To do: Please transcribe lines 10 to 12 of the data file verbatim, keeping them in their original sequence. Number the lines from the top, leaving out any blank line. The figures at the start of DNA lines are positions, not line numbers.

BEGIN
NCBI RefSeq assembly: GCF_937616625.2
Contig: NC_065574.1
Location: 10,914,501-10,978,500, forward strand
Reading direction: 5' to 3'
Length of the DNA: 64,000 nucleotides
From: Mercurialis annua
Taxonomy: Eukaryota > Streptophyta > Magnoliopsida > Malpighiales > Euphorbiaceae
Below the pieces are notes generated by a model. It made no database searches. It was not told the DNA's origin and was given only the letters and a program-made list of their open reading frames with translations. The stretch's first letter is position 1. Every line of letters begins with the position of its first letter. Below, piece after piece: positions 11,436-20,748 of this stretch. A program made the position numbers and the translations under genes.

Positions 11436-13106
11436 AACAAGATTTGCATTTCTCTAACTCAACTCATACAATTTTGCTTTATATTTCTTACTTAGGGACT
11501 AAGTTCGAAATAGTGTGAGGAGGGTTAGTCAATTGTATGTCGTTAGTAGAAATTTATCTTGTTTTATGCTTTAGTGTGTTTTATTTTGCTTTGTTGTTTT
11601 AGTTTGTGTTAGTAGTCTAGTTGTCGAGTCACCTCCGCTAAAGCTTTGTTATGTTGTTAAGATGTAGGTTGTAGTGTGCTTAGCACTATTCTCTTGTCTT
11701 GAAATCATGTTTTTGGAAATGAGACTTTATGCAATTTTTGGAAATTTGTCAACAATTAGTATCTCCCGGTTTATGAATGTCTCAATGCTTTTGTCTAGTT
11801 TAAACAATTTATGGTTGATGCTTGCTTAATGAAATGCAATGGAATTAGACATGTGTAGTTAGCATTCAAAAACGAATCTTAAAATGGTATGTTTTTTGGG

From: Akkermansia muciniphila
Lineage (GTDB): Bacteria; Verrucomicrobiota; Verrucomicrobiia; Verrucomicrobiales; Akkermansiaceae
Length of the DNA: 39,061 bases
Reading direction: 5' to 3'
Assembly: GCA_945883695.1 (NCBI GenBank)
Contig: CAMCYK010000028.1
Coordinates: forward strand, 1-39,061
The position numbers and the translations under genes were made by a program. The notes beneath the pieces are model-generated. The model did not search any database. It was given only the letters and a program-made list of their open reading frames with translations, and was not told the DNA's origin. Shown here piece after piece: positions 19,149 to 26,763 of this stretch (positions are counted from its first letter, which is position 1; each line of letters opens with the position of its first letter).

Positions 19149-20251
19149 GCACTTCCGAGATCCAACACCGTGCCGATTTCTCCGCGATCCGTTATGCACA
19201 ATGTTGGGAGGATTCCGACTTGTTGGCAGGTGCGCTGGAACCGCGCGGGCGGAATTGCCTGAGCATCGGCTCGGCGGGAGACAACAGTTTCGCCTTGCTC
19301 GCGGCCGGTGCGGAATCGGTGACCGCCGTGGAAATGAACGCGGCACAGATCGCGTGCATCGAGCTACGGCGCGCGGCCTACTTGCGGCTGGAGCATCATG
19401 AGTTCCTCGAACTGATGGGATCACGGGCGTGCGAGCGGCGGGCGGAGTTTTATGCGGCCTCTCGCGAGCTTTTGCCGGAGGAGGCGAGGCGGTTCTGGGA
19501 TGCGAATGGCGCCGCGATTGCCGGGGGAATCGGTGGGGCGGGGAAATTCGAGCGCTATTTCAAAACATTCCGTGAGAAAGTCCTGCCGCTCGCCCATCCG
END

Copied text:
11436 AACAAGATTTGCATTTCTCTAACTCAACTCATACAATTTTGCTTTATATTTCTTACTTAGGGACT
11501 AAGTTCGAAATAGTGTGAGGAGGGTTAGTCAATTGTATGTCGTTAGTAGAAATTTATCTTGTTTTATGCTTTAGTGTGTTTTATTTTGCTTTGTTGTTTT
11601 AGTTTGTGTTAGTAGTCTAGTTGTCGAGTCACCTCCGCTAAAGCTTTGTTATGTTGTTAAGATGTAGGTTGTAGTGTGCTTAGCACTATTCTCTTGTCTT